Reparations activists rally for federal action by Juneteenth: "The time is now"
Washington DC - As the second federally recognized Juneteenth approaches, activists across the nation rallied on Wednesday to demand that Congress and the Biden administration take the next necessary step of establishing a reparations study commission.
The virtual rally gathered activists and advocates across the country with one shared goal: passing HR 40, the Commission to Study and Develop Reparation Proposals for African-Americans Act, by June 19 of this year.
Holding up a copy of HR 40, Congresswoman Sheila Jackson Lee, the bill's primary sponsor and the author of legislation to make Juneteenth a federal holiday, pointed to the historic amount of support for a reparations study commission in the lower chamber.
For months, advocates have insisted there are enough "yes" votes in the House to pass HR 40. Now, they are urging President Biden to commemorate Juneteenth by enacting the commission through executive order.
Given the historic and ongoing injustices perpetrated against Black Americans, and the economic success the federal government and other institutions have built off Black labor, "Who are we to say that we will wait?" Jackson Lee asked. "We want Congress and the White House to join us in raising their voices and getting this done now."
Her colleague, California Congresswoman Barbara Lee, echoed, "Juneteenth must not become just another holiday. Juneteenth must become a day to organize action on the unfinished racial justice agenda of Black America, which is reparations."
"Black voters are demanding that candidates not only say, 'Black lives matter,' but also support these policies if they mean it," she continued. "If they don't, they don't get our vote."
"We cannot wait any longer. We need HR 40. We need reparations now."
Beyond a celebration
The message at the rally was clear: Juneteenth is more than just a day of celebration. It's a day of action.
As National African American Reparations Commission Convenor Dr. Ron Daniels put it, "It's not just going to be a party day, a day just to hang out. We want Juneteenth to be Reparations and Racial Justice Day."
The stakes are too high for the US government to let another Juneteenth go by without taking steps toward transformative action, activists explained. If HR 40 does not pass by the end of the year, they will have to begin from scratch gathering co-sponsors on the bill, potentially in a very different Congress after the midterms.
Kamm Howard of Reparations United said that Black Americans "cannot wait for another generation, cannot wait for another administration, and certainly cannot wait until after another midterm election in order to engage in repair."
"This nation's salvation lies in the righting of historic and contemporary wrongs committed against Black people in America," he added. "Without our vote, America will sink deeper into an amoral, unjust, ultra-tribal system of escalating hatred and violence as we are experiencing this very moment."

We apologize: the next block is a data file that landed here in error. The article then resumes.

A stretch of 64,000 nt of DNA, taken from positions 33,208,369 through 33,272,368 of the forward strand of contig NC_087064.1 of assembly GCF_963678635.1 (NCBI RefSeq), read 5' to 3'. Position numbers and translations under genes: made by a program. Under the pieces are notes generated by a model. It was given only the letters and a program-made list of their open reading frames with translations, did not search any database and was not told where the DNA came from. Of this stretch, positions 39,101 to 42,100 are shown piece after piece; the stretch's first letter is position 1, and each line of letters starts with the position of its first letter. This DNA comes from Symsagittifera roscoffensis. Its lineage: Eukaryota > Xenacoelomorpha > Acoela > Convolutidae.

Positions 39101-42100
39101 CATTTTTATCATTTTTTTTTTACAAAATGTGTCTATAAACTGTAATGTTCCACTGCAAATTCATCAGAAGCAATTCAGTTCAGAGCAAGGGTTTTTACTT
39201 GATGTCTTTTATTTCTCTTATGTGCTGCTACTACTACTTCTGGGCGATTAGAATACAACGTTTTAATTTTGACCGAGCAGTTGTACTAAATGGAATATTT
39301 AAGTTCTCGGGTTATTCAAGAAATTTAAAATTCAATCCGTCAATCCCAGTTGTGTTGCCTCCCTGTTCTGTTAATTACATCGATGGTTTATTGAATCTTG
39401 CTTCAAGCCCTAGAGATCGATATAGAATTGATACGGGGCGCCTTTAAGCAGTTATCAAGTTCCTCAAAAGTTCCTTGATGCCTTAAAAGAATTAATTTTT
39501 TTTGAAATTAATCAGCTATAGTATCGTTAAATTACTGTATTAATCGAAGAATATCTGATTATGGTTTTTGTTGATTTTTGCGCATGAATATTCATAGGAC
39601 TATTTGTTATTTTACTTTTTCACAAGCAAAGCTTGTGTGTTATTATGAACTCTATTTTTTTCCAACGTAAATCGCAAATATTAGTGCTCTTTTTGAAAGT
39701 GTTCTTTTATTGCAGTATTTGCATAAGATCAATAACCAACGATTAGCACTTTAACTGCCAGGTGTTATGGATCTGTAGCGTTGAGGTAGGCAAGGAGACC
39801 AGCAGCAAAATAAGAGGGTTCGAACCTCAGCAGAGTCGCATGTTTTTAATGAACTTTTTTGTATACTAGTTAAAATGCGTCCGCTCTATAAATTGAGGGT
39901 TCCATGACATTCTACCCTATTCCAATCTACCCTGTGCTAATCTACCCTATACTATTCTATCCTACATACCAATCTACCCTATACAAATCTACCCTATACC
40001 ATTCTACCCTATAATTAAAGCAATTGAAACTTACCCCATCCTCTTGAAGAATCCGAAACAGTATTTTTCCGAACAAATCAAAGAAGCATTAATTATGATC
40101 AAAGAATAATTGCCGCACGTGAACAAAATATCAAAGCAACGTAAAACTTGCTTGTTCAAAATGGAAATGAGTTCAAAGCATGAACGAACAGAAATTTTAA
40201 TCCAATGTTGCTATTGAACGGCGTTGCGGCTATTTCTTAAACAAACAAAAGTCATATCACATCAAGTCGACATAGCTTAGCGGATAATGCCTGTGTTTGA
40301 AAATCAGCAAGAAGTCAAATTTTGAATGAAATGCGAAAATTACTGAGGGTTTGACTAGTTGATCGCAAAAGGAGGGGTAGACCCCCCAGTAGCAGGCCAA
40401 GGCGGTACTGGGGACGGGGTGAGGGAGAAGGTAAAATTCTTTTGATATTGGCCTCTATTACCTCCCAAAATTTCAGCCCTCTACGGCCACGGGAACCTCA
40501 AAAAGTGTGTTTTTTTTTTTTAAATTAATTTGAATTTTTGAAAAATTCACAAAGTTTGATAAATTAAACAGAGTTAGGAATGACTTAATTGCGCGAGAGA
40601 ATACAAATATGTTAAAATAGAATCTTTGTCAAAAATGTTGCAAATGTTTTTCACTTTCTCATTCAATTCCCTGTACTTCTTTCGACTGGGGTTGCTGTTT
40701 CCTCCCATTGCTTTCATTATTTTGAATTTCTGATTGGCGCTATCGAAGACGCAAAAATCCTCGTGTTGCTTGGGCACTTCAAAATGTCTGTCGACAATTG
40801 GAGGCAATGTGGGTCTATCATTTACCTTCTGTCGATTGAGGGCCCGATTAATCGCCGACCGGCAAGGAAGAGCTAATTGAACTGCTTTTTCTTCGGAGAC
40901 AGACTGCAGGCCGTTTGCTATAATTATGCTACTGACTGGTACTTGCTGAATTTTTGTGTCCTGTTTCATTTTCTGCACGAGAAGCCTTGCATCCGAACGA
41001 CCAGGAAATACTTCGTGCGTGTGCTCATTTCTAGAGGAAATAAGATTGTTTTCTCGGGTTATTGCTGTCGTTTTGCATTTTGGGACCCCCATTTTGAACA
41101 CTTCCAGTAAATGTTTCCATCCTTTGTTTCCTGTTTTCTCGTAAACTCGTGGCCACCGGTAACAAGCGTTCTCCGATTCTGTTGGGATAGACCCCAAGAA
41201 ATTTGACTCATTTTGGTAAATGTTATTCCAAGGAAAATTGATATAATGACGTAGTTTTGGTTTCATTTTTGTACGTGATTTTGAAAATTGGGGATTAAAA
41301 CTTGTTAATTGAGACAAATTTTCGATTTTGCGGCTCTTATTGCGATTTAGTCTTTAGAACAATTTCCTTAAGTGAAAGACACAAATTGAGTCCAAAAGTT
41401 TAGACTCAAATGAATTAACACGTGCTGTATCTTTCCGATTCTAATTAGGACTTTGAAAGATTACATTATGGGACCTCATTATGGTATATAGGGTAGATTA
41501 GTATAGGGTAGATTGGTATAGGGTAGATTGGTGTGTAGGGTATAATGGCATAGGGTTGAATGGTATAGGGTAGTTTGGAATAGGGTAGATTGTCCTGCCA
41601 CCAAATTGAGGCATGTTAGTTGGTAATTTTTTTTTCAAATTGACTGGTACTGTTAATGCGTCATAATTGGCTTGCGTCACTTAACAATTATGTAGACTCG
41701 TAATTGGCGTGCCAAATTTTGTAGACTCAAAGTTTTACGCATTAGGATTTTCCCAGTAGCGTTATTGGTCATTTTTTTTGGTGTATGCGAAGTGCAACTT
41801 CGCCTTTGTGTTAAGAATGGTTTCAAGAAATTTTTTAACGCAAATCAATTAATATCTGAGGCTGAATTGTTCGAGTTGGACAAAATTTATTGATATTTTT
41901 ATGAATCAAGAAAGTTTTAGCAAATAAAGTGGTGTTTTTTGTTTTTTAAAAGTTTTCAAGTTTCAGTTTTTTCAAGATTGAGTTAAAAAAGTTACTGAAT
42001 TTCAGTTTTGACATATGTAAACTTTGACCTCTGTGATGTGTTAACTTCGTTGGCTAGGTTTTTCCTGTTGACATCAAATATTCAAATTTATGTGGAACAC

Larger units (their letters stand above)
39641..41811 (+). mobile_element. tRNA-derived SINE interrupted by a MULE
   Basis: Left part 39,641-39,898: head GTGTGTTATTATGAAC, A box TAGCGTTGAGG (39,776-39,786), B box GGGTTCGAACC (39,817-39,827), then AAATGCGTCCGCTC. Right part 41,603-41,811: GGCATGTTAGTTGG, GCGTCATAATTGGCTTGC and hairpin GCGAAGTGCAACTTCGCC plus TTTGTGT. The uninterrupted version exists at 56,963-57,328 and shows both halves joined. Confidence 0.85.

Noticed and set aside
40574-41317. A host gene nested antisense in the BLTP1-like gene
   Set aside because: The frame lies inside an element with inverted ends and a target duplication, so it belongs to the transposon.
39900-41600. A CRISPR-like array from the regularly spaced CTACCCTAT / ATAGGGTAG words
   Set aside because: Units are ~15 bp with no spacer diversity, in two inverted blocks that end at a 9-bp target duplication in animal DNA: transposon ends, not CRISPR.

"To steer this country away from that future, we say to this government: HR 40 must move into enactment now, and Juneteenth is the opportune day to make that announcement."
Author and economist Dr. Julianne Malveaux agreed, pointing to the white-supremacist terrorist who earlier this month targeted the lone supermarket in a Black community in Buffalo, New York, killing ten: "Buffalo is the extension of the economic envy that caused Tulsa to burn. It is an extension of the economic envy that caused 600 or more people in Wilmington, North Carolina, to be killed."
"We can't wait because they don't wait," she said. "As soon as they see the slightest bit of Black economic progress or any other kind of progress, they go crazy."
"Joe Biden, do the right thing, dude."
An urgent call to action
When it comes to getting HR 40 passed, there is no going back.
"We have reached a point of no return," said Dr. Amara Enyia of the Movement for Black Lives. "The drumbeat for reparations is only going to grow because it is known and understood that the harms that have been committed have to be remedied."
"This administration has made commitments and has a responsibility to go beyond rhetoric to action," she continued, noting that it is grassroots advocacy that drives the movement forward.
In her closing remarks, Jackson Lee affirmed the importance of building a groundswell of support behind HR 40.
Everyday Americans of all backgrounds can contribute to the movement by "appeal[ing] to the United States Congress and the White House" for the bill's passage by executive order. She also encouraged people to spread the word on the streets, in community spaces, and on social media.
Another easy way to join the call for justice is sending a letter to the Biden administration through a form on the Human Rights Watch website.
"There is no more waiting," the congresswoman said. "The time is now: Juneteenth 2022."
Cover photo: Anna Moneymaker / GETTY IMAGES NORTH AMERICA / Getty Images via AFP